While the direct impact of the Covid-19 pandemic has lessened for many economies, businesses are now struggling with the indirect consequences, such as supply chain issues. From microchips to aluminium cans, firms around the world are facing challenges getting hold of the materials and goods they need.
Markets have largely recovered from the Covid-19 volatility, but global investors expect a market correction, according to a Deutsch Bank survey. Some 58% of investors said they expect a correction between 5% and 10% by the end of the year.
Government announcements could have an impact on both employees and employers. An increase in National Insurance contributions (NICs) from April 2022, which will become a separate health and social care levy from 2023, will increase outgoings for both individuals and businesses. NICs will increase by 1.25 percentage points.
For business owners and investors, the government’s announcement of dividend tax rates increasing by 1.25 percentage points from April 2022 could have an impact too.
Figures suggest that UK businesses are struggling with supply chain issues caused by the pandemic, Brexit, and other factors. The IHS Markit Purchasing Managers Index (PMI) monitoring business activity fell to 55. While the reading indicates growth, it has fallen to a six-month low that has been linked to supply chain challenges.
The challenges have affected a range of industries, including construction. “Sustained and severe” supply chain issues were blamed for the PMI falling from 58.7 in July to 55.2 in August. The British Retail Consortium (BRC) suggests UK shop price increases of 0.4% in August were also related to shortages in microchips and shipping problems. The organisation added that supply chains are on the edge of coping.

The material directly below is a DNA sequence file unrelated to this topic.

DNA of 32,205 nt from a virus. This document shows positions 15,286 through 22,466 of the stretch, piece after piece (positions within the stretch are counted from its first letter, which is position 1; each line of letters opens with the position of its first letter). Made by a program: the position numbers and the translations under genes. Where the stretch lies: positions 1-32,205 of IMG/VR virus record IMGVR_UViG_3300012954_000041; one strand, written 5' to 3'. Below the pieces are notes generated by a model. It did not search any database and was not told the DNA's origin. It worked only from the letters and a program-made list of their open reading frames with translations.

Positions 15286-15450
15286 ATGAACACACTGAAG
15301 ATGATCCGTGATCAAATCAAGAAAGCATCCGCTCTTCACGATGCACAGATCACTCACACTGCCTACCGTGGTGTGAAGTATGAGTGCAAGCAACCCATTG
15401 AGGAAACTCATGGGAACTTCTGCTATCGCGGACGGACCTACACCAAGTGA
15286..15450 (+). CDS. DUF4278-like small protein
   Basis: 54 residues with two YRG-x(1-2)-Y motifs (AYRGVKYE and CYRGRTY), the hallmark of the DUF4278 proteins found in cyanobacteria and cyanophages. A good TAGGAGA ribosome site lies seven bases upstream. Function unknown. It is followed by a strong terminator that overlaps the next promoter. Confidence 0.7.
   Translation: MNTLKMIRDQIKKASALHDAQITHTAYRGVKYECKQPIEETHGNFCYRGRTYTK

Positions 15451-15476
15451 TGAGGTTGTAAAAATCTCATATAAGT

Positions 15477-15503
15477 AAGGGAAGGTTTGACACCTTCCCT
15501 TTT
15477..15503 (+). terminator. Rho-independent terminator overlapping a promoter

Throughout the month, shortages of food, energy, and fuel have also been widely reported. While steps have been taken to reduce the impact, including the military being drafted in to help deliver fuel, the CBI warned that the labour crisis could last up to two years.
This is reflected in the number of businesses struggling to fill vacant roles. According to the Office of National Statistics, 13% of businesses said vacancies have become more difficult to fill when compared to last year in September. This compares to 9% that said the same thing in August. The hospitality industry in particular is facing challenges. Some 30% of accommodation and food service firms highlighted challenges finding workers.
It’s not just imports that are slowing. UK exports to the EU fell by around £900 million in July, a 65% drop. Rising exports outside of the bloc didn’t make up the shortfall.
Demand and challenges facing businesses mean inflation is above the 2% Bank of England target. Michael Saunders, a member of the bank’s Monetary Policy Committee, suggested higher rates of inflation could mean that interest rates will begin to rise next year, affecting both borrowers and savers across the UK.
In other news, Morrisons and Meggitt were both promoted to the FTSE 100. The share prices of both firms surged after attractive takeover bids, meaning they were worth enough to be included in the index. However, it could be short-lived as both firms would be delisted if the takeover bids go ahead.
Eurozone GDP figures show economies within the bloc are recovering stronger than initially thought. The GDP figure for April-June has been revised upwards from 2% to 2.2%.
Germany is also leading the way with an unexpected surge in factory orders for major goods, like ships. Official data from Destatis shows a 3.4% rise despite expectations of a fall.
Supply chain challenges are also having an impact in the US. While the manufacturing sector is still growing, the pace is slowing down. The PMI data from IHS Markit fell from 63.4 in July to 61.1 in August.
Another area that has disappointed, is job growth. Just 235,000 new jobs were created in the US in August, a significant slowdown when compared to a month earlier and a figure that falls short of expectations. The data would suggest the pandemic is continuing to have an impact on the labour market, with no jobs added to the leisure and hospitality sectors as concerns around the spread of the Delta variant remain.